In the time it would take to plan, finance, and build a rail system through Tacoma, automated cars will already be rolling around.  Why take the streetcar when you can just buy into a carshare and get door to door service?  Why spend hundreds of millions of public money on an obsolete rail system?

May 18, 2015 at 10:58 am / Reply / Quote and reply

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RHTCCComedyfanRegistered

“Even the most pessimistic estimates predict self-driving cars on the streets within 15 years.”

Sure $20 per gallon of gasoline and $100,000 self driving passenger cars mere pocket change for your average Joe right?

May 19, 2015 at 9:38 pm / Reply / Quote and reply

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ApitbullnamedPlug

Sure $20 per gallon of gasoline and $100,000 self driving passenger cars mere pocket change for your average Joe right?

Where do you get your numbers from?

Most self-driving cars will be electric, not gas.  Why buy a car when you can just go in on a car-share program?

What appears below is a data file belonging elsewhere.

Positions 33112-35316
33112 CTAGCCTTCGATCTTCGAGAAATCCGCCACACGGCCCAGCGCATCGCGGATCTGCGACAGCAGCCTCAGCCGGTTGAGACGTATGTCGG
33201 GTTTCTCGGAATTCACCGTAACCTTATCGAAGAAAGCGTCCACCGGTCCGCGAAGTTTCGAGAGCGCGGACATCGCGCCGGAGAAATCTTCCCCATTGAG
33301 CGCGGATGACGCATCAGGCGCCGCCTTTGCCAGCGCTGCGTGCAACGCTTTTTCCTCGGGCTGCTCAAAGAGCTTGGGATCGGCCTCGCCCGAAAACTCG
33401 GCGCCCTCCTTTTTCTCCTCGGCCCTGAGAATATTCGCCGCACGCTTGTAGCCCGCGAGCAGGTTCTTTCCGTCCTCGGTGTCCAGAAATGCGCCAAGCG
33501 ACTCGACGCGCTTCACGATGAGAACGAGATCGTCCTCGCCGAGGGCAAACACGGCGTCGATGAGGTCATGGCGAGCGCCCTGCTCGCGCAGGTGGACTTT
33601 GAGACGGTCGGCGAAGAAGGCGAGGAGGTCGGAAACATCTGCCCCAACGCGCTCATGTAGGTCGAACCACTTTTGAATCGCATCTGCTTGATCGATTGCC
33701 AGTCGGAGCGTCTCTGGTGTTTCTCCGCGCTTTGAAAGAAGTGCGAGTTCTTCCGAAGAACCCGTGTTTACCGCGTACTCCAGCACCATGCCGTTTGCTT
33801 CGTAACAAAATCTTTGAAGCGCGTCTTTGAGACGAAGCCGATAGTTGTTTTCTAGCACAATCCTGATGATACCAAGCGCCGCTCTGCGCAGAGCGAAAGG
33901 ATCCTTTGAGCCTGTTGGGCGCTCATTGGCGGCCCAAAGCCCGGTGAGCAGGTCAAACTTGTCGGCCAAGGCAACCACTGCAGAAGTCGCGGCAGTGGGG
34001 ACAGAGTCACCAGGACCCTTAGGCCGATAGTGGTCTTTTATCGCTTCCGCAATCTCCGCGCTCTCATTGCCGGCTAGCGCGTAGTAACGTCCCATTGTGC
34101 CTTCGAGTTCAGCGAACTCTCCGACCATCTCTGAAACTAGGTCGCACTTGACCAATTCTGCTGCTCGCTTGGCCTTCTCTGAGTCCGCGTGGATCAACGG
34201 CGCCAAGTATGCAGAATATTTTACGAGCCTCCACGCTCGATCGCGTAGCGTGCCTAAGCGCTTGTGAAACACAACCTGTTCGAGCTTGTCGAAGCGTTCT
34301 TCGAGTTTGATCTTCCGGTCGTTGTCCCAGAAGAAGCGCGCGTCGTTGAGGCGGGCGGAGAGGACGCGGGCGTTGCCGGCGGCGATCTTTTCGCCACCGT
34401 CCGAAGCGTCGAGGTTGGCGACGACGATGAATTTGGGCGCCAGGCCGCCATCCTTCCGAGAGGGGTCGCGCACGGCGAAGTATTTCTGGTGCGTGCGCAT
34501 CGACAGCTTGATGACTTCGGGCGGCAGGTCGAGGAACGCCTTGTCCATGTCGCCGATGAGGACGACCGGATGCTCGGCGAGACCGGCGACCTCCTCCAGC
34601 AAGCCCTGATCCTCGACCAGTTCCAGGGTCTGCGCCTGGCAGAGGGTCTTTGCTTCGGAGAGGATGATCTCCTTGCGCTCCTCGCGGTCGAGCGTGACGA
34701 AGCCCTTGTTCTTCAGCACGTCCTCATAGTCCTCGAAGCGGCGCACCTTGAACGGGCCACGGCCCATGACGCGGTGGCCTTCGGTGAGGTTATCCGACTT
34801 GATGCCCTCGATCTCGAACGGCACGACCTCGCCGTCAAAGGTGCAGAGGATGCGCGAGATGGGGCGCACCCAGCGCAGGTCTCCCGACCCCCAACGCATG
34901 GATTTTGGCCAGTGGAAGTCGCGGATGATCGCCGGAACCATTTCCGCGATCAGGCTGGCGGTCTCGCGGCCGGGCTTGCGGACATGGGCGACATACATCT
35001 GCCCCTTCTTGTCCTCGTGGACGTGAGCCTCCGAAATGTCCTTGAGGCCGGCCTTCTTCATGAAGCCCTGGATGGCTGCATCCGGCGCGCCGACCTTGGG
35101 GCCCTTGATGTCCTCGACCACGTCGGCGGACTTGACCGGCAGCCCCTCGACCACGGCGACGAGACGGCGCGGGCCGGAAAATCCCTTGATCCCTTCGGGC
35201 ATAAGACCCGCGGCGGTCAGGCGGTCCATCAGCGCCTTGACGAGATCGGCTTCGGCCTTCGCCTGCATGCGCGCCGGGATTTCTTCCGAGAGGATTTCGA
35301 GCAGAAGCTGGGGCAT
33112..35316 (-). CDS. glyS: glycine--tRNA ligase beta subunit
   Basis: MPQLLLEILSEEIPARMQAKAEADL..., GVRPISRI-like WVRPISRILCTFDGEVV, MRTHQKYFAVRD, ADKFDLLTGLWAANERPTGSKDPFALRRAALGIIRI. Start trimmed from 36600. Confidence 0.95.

May 20, 2015 at 8:10 am / Reply / Quote and reply

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RHTCCComedyfanRegistered

The problem about electric cars is if you replace all the gasoline cars with electric ones there won’t be enough electricity to power them.
Also the cost of electric power will become very high
Due to climate change (thank fossil fuel vehicles in large part for that) the rocky mountain glaciers that feeds the hydroelectric dams in Eastern Washington will be having less glacial melt every year due to disappearing glaciers.Eventually no Glaciers means no hydroelectric electricity and no Columbia or Snake river either too.
Tacoma power currently gets around 90% of its power from hydroelectric sources if you look it up on the Internet.
Without available electricity electric cars that use a lot of electricity to power them will become useless.

May 20, 2015 at 10:03 am / Reply / Quote and reply

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ApitbullnamedPlug